What I don't get is why anyone is arguing with the pilot at all.  If you need more altitude, just decline to jump and ask for a higher pass.  

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(edited)
On 7/22/2020 at 6:35 AM, markharju said:

On the climb to altitude the (new to skydiving) pilot driving our 182 insisted that we were at 1500m (~4921ft) by pointing at the alti on his console and that I should get out for my hop & pop, but a quick look at everyone else's altimeters showed that we were at less than 762m (~2500ft). It took some convincing to get him to go to 1500m (~4922ft) AGL and he eventually settled on ~1219m (~4000ft) AGL. Maybe the pilot's altimeter was set to MSL (DZ elevation is 1223ft / 372m)? This was new to me despite nearly 25 years of jumping. Posting in the interest of safety and learning whether anyone else has experienced this kind of altitude dispute with a pilot. Thanks!

I think your dispute is with the DZO. You might kindly ask if they would be so good as to actually train the pilots in the future. You might point out, as reasonably as possible, that knowing how high above the ground ones jumpers are while in flight is a very important part of jump piloting.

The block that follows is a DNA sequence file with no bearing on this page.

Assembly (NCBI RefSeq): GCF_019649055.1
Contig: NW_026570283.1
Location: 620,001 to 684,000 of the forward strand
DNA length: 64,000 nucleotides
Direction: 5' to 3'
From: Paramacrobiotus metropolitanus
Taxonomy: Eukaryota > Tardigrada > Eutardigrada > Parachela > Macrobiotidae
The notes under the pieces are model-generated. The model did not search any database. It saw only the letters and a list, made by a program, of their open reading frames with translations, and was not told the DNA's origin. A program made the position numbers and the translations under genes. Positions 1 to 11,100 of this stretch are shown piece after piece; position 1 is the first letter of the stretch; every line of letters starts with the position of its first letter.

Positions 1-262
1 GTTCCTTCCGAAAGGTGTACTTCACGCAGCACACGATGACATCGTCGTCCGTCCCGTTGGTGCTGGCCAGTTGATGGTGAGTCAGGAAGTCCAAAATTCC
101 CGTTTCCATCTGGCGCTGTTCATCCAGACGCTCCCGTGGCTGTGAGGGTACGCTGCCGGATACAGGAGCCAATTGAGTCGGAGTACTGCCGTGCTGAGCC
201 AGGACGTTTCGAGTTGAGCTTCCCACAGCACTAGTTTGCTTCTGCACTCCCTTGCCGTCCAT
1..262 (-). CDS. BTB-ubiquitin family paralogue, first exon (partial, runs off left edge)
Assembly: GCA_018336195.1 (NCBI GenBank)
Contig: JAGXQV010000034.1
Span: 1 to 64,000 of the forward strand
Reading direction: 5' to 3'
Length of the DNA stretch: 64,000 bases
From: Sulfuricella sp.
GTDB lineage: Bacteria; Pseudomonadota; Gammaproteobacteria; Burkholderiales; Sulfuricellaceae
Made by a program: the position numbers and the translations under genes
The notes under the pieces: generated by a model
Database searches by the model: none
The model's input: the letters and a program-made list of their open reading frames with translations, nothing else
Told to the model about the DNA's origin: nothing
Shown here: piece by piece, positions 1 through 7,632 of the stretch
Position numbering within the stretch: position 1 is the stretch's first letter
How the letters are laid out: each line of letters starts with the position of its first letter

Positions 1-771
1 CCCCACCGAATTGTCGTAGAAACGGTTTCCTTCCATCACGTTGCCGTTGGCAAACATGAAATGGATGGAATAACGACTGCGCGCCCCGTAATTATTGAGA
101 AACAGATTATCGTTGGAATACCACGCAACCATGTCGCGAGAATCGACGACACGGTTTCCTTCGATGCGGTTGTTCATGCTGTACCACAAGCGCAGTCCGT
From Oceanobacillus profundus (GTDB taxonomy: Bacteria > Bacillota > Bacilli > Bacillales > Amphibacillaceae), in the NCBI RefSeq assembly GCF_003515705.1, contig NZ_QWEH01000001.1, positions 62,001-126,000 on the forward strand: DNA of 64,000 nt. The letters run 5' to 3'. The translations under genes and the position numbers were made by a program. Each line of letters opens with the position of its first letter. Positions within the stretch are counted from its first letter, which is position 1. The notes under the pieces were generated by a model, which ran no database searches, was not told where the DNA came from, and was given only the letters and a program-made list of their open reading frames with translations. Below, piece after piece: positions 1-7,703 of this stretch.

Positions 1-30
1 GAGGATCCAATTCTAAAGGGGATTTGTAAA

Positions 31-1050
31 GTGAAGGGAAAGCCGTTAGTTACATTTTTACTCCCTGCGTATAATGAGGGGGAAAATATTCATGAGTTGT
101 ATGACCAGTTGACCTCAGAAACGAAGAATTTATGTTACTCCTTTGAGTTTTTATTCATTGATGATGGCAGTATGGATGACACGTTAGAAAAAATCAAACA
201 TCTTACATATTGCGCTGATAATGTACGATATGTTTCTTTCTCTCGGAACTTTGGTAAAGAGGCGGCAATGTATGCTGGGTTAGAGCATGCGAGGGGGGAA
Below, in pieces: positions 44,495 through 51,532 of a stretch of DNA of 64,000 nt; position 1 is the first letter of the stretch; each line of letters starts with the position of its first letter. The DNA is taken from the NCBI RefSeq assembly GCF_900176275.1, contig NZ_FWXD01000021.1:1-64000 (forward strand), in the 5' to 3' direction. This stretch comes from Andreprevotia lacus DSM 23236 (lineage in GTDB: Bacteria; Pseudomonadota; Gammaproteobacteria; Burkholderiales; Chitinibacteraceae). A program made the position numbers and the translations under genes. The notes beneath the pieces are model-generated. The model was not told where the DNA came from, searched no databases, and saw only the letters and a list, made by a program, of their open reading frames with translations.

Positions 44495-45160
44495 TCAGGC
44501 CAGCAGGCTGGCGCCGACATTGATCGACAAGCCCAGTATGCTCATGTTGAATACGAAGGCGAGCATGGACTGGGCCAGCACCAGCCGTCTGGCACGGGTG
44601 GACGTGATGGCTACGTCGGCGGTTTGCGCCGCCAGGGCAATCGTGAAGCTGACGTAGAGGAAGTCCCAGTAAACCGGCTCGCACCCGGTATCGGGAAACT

Edited by JoeWeber
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On 7/24/2020 at 3:23 PM, mark said:

If the pilot has only one altimeter, he can set it to MSL and do the mental calculation to get AGL for skydivers, or he can set it to AGL and do the mental calculation to talk to ATC or other airplanes.  ATC and collision avoidance are generally more urgent and the consequences of miscalculation more immediate, so setting to MSL is more common.

What I don't get is why anyone is arguing with the pilot at all.  If you need more altitude, just decline to jump and ask for a higher pass.